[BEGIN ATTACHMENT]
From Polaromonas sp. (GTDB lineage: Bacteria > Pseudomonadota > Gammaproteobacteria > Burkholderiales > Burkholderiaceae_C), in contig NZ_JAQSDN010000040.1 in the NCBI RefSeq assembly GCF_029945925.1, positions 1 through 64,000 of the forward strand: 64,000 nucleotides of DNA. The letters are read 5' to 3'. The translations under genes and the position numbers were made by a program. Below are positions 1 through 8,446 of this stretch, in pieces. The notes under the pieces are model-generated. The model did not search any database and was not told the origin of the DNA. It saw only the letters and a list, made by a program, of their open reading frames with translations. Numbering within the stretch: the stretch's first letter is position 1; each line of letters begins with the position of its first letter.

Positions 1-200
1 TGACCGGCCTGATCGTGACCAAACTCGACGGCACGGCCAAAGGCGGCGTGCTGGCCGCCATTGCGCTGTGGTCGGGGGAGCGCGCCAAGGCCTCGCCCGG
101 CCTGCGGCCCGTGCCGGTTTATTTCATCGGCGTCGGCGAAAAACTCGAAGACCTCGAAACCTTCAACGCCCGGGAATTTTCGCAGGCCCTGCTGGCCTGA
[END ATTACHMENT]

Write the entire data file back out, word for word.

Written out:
From Polaromonas sp. (GTDB lineage: Bacteria > Pseudomonadota > Gammaproteobacteria > Burkholderiales > Burkholderiaceae_C), in contig NZ_JAQSDN010000040.1 in the NCBI RefSeq assembly GCF_029945925.1, positions 1 through 64,000 of the forward strand: 64,000 nucleotides of DNA. The letters are read 5' to 3'. The translations under genes and the position numbers were made by a program. Below are positions 1 through 8,446 of this stretch, in pieces. The notes under the pieces are model-generated. The model did not search any database and was not told the origin of the DNA. It saw only the letters and a list, made by a program, of their open reading frames with translations. Numbering within the stretch: the stretch's first letter is position 1; each line of letters begins with the position of its first letter.

Positions 1-200
1 TGACCGGCCTGATCGTGACCAAACTCGACGGCACGGCCAAAGGCGGCGTGCTGGCCGCCATTGCGCTGTGGTCGGGGGAGCGCGCCAAGGCCTCGCCCGG
101 CCTGCGGCCCGTGCCGGTTTATTTCATCGGCGTCGGCGAAAAACTCGAAGACCTCGAAACCTTCAACGCCCGGGAATTTTCGCAGGCCCTGCTGGCCTGA